Professional Doctorate in Indigenous Development and Advancement
Completing a Professional Doctorate alongside my daughter, Dr Monique Gemmell, has strengthened our family – our children, our grandchildren and my great grandchildren. It has made the family aware that education is the key to everything.
My daughter and I completed Masters in Teaching at a mainstream university, and then Masters in Māori Studies at Awanuiārangi before going on to our doctorates.
We chose Awanuiārangi for our doctoral study very deliberately because the whare wānanga supports Māori values, culture, philosophies, environment, and the safety mechanisms associated with our culture. We did not have to explain, justify or validate our ways of thinking and being, nor our mātauranga.
My doctoral thesis was entitled “Land is the foundation of all our troubles”, a quote from Te Rauparaha. It arose from my involvement in Treaty claims, including the foreshore and seabed claim, and as a negotiator and historian in Te Ati Awa settlement negotiations. I looked at the relationship between colonial settlers and Māori in comparison to how First Nations peoples and Aborigines were treated during early colonisation.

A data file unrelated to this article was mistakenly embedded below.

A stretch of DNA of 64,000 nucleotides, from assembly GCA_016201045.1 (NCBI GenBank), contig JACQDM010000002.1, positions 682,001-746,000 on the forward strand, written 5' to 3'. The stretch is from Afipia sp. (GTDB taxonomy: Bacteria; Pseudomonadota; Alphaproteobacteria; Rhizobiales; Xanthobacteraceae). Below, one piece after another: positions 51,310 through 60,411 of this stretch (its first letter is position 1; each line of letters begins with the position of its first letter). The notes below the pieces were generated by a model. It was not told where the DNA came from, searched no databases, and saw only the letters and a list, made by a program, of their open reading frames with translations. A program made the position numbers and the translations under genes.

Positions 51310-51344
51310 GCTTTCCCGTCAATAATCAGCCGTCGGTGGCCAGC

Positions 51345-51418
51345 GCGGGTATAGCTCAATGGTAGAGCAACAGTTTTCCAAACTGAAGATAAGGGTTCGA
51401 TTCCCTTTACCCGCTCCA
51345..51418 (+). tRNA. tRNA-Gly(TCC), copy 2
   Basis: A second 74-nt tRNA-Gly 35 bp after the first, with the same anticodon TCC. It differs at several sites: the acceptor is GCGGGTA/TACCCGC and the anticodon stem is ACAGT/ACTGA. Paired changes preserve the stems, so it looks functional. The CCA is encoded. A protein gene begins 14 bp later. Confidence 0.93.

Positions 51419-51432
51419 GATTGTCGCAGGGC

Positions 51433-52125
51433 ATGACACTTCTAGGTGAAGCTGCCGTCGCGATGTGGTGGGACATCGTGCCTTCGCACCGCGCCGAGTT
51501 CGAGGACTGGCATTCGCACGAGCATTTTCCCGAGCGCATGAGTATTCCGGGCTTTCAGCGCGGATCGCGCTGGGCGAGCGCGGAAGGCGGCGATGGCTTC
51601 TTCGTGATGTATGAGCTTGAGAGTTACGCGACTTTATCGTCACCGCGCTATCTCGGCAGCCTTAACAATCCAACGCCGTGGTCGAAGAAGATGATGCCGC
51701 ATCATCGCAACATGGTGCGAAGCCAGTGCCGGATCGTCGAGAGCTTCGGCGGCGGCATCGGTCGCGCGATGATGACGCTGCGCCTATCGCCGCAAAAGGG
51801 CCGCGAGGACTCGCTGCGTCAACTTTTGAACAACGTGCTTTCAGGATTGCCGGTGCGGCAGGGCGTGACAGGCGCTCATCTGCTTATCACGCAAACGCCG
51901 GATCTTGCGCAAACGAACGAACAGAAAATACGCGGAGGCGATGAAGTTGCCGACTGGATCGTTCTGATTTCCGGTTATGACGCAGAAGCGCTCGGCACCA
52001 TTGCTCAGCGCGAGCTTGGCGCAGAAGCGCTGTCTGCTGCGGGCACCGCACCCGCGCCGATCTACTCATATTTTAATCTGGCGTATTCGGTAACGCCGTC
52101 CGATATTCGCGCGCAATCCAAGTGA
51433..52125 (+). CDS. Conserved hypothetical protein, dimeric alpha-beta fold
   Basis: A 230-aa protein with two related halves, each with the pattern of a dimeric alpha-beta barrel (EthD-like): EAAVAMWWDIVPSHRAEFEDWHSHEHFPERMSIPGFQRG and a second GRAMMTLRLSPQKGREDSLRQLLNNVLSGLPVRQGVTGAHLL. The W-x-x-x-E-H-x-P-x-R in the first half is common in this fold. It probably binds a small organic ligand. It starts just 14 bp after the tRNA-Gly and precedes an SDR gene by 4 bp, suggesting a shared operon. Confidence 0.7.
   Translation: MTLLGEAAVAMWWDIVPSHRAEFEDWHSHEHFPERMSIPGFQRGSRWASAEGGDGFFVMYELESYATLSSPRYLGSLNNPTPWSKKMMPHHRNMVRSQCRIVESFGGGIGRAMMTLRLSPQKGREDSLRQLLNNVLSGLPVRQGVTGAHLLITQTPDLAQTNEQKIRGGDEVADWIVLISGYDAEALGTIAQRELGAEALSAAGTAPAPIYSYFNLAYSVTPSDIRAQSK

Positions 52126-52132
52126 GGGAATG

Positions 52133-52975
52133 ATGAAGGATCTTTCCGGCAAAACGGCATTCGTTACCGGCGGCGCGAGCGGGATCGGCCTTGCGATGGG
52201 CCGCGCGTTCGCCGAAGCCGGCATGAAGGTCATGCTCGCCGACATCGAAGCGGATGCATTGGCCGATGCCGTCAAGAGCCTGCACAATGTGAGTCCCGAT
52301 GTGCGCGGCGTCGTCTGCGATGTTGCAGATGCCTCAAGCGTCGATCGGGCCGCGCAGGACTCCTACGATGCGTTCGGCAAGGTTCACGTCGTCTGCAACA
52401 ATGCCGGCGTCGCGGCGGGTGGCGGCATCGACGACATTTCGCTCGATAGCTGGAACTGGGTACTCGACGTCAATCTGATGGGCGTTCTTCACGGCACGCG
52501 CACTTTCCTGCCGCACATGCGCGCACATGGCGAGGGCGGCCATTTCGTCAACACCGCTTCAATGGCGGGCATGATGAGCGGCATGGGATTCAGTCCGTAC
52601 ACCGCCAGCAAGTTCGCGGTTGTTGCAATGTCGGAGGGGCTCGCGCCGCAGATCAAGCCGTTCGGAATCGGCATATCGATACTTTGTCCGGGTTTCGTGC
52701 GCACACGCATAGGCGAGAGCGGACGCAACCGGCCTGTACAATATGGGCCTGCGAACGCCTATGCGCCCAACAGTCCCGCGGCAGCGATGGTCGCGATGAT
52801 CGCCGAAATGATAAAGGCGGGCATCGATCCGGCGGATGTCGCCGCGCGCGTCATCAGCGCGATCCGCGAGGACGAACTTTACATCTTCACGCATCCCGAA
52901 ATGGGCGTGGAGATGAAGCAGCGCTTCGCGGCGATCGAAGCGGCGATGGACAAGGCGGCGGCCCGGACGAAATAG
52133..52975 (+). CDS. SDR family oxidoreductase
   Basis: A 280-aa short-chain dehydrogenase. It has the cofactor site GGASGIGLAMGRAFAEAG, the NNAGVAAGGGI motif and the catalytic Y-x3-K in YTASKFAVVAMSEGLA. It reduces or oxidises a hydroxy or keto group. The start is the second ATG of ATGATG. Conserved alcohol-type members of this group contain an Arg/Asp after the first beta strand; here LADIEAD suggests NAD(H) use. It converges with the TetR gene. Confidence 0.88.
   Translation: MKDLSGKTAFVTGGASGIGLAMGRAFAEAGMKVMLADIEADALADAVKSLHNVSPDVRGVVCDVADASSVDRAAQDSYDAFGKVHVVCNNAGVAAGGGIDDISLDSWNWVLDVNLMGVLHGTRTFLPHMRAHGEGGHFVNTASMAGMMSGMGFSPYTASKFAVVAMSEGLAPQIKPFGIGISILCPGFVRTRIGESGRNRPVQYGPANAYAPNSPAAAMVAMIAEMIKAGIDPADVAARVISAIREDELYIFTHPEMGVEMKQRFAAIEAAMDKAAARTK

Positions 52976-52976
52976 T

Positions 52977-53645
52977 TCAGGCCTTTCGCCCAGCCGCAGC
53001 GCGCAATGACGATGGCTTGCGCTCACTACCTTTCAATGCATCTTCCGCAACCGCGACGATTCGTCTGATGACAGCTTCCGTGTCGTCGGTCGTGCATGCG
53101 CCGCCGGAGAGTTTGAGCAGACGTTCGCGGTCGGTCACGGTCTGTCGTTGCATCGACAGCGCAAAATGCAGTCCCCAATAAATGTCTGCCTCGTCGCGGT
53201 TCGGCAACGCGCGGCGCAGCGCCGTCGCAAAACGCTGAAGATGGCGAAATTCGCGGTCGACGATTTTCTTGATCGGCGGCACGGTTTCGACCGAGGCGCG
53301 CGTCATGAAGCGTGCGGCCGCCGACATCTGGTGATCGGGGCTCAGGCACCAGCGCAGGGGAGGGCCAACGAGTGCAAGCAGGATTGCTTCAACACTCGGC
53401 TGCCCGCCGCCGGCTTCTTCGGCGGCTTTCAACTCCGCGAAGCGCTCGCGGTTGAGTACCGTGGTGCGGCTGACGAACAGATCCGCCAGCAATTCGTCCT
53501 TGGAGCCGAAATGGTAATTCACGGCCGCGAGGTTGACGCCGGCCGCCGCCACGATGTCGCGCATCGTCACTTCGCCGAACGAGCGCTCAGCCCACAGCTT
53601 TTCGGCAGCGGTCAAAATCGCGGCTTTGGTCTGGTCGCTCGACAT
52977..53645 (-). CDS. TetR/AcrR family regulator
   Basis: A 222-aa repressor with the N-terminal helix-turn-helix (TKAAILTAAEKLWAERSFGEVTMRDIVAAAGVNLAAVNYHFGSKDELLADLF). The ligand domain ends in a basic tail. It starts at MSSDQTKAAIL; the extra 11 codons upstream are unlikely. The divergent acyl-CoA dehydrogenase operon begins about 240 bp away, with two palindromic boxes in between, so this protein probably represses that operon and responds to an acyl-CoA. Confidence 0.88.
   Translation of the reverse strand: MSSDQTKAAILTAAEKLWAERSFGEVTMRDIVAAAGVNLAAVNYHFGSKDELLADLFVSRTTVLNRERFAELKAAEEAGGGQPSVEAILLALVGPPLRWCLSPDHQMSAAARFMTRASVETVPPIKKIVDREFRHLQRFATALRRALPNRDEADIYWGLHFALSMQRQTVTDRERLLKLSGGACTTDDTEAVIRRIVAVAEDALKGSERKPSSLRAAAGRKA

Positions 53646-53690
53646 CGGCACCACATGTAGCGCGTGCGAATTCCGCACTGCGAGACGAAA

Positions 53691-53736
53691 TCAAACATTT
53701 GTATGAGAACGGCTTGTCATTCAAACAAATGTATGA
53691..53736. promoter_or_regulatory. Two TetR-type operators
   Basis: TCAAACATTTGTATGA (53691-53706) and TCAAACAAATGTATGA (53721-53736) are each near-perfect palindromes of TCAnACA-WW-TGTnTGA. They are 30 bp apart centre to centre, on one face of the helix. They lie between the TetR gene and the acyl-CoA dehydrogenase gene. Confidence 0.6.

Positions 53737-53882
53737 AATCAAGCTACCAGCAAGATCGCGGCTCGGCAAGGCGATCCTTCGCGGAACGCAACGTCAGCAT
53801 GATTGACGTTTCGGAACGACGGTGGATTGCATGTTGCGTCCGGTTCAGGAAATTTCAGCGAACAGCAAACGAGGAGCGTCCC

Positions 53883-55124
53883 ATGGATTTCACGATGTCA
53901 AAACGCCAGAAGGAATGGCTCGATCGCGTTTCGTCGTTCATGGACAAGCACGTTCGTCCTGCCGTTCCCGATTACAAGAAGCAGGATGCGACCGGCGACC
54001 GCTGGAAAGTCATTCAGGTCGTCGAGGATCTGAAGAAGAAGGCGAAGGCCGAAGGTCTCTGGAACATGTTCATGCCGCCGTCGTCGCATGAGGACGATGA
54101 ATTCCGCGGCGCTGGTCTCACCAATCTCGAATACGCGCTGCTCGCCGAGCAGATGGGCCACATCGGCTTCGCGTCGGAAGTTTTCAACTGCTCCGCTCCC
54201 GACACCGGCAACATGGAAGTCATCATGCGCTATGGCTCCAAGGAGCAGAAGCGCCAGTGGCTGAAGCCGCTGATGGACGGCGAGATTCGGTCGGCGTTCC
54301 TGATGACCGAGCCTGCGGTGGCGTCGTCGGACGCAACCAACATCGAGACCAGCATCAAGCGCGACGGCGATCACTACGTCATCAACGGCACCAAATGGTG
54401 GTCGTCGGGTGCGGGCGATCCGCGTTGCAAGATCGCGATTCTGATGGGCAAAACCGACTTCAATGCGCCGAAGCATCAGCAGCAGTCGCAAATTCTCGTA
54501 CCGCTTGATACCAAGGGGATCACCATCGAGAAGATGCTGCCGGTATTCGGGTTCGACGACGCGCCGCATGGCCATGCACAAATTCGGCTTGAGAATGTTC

Awanuiārangi was a vital enabler for my research. The facilities are amazing, and access to PhD-credentialled lecturers and professors is unparalleled. At noho wānanga (live-in block courses), you can be having lunch with 10 doctors and professors, or sitting after hours with them and asking all your burning questions. That means access to an incredible wealth of knowledge. As a result the noho wānanga are stimulating, invigorating around-the-clock learning opportunities where we often work all night with other doctoral candidates.
* Dr Sharon Barcello-Gemmell joined the New Zealand Order of Merit in the Queen's Birthday honours 2018 for her services to education and Māori.
Kimihia he huarahi ako
What can you study?